Using Pinterest to spread your brand

The three most common things people seem to look to Pinterest for are 1. Fashion 2. Home Decor and 3. Recipes. While the first one has little to do with Craft Beverages (unless your company logo t-shirts qualify as fashion…) the other two are definite avenues that can be exploited to help increase interest in your product.
Home Decor
At first glance, decorating may not seem like an obvious match for your business, but don’t overlook it too quickly. Pinterest is all about creativity, so be sure and think about your business in a creative way, as well. Foodie designs for kitchens that feature photos of your product? Garages and workshops decorated with your company’s logo and/or colors? The idea isn’t that people will directly replicate such a thing, but that it may generate ideas of something similar they could do or be something that brings out the brand loyalty (for you) in them.
Recipes
Recipes are the most obvious fit for the Craft industry. Is your dark beer a “secret” ingredient to a mean beef stew? Take that recipe and add it to the digital world! You could also create articles on wine pairings or suggestions on seasonal recipes that go well with your product.
How: the Basics
The hard part: In order to create original content for Pinterest, you have to actually create original content. This means you need to literally make the ideas you’re pinning — the room decorations and the delicious recipes — on your own first, either at home or at work.
For example, after creating a recipe, record it and any tips regarding it in an article posted to your website. This is important: you don’t put all the content on Pinterest, but rather use Pinterest to link to your website. Pinterest itself doesn’t generate income for you, but using it to spread brand recognition and drive traffic to your website could help you generate online ad revenue. You certainly don’t need to post this information on the homepage of your website, but it is important to have a secondary page that is a type of blog with content continually added. (Having such posts on your website will also increase your site’s search engine optimization, making your page pop up at the top of Google or other search sites when customers are looking for a business similar to yours.)
After creating the post on your website, be sure to add great pictures — good images are key on Pinterest. Then use a photo-editing program to add your company logo to each picture. This is necessary because as people share your pin on Pinterest, they may edit or rewrite the caption; the only permanent identifier that will link back to you is what you put directly on the .jpg!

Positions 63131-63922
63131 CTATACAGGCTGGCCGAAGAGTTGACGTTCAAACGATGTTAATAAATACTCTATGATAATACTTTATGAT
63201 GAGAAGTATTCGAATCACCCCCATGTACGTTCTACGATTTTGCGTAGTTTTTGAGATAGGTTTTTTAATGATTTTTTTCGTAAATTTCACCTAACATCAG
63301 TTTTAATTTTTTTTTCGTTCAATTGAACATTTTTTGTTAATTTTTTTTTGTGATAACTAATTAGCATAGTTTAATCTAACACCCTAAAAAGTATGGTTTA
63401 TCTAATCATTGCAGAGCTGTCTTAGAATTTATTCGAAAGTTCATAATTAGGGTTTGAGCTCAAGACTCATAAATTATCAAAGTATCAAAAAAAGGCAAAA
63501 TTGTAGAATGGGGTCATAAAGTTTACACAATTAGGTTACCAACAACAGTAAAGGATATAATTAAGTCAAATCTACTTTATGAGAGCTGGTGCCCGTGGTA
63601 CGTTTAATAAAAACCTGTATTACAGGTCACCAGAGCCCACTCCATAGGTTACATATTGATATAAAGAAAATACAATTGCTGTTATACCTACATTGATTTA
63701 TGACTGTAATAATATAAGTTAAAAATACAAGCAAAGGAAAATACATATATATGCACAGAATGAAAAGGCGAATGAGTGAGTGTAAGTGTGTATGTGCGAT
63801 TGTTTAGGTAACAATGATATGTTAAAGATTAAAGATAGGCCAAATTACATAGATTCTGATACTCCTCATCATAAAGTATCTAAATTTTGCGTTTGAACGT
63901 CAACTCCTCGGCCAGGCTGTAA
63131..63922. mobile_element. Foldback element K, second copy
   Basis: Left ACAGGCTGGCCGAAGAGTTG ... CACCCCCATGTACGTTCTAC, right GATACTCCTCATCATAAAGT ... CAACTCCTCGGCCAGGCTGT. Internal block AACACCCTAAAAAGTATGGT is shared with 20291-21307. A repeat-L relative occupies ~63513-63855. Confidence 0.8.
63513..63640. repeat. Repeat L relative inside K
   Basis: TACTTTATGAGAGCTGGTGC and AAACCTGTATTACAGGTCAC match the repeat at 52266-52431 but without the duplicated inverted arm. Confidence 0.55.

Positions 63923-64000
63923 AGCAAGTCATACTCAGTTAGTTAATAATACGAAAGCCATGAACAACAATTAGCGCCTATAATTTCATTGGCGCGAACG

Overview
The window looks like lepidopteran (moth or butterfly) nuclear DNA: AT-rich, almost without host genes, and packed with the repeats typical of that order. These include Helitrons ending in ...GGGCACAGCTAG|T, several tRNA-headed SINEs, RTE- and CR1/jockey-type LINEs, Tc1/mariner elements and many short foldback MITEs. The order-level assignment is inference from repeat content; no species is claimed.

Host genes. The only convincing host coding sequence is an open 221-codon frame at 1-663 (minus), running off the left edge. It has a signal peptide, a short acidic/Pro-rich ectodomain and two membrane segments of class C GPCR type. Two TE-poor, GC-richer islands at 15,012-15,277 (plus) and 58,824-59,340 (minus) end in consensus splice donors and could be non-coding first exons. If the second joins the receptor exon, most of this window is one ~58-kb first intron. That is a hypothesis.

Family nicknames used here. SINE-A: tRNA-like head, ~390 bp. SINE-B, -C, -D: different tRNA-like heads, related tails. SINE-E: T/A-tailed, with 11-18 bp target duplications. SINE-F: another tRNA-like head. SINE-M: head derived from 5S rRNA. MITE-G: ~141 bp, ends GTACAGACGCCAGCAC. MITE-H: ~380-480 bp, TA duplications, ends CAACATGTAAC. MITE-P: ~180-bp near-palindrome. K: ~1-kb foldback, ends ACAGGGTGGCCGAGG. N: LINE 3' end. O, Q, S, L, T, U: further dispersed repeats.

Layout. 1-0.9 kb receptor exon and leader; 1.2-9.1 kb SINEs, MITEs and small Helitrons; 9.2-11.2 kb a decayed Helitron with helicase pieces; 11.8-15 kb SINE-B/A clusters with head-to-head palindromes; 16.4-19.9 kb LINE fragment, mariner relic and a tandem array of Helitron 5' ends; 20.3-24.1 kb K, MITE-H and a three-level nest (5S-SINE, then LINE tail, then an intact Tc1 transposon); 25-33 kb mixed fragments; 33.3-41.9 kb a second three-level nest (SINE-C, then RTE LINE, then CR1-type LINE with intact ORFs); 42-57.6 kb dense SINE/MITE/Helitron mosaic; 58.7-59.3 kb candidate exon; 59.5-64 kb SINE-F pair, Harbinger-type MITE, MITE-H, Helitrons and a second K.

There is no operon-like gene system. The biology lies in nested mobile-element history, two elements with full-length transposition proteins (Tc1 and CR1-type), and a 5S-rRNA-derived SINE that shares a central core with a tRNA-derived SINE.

What about pinning other people’s content and sharing non-original content on your Pinterest page? That would certainly be easier! It’s not bad to pin other people’s work, but that won’t drive people to your website or spread your brand. Feel free to include other people’s ideas as filler, but don’t neglect making original content.
The Purpose
This seems like a lot of work. Is it worth it? Visual marketing is very hot right now and so social sites like Pinterest and Instagram are netting the next generation even more than Facebook seems to be — in fact, Facebook is starting to see an out-migration of some Millennials.
Do not think of Pinterest as advertising: you won’t generate immediate business because you start a Pinterest page. Think of it as a way to spread your brand. It will also drive traffic to your website. Big businesses, such as Lowe’s, Case IH, Target and General Mills, are all using Pinterest as a marketing tool. They wouldn’t be using it if they didn’t see value. You may not have the resources that they do, but you can certainly still join the community in whatever way you are able. Like most things, you will get out of Pinterest what you put in it.
Content is King
In order for Pinterest to be useful, you have to have pins that people share often. How do you entice people to spread your message? By having unique, quality ideas. Pinterest is not a place for simply throwing up the bare minimum. Share modern, cutting edge ideas.
Humor helps, as well. Are people really going to fill the walls of their baby’s nursery with giant pictures of your hop fields? Probably not. But if you portray it in a way that is humorous, they will probably pin it just to be funny or share their farmer pride. And hey — if you’re going for humor, maybe a fashion board wouldn’t be a bad idea, after all!
Emily Enger is a Millennial farm kid turned farm journalist. She also works in marketing, serving as communications director for a nonprofit that covers nine rural counties in northern Minnesota. These opinions are her own and should not take the place of legal or professional advice. To comment or pitch future topics, email her at emilygraceenger@gmail.com . For reprint permission, email editor Joan Kark-Wren at jkarkwren@leepub.com.
 

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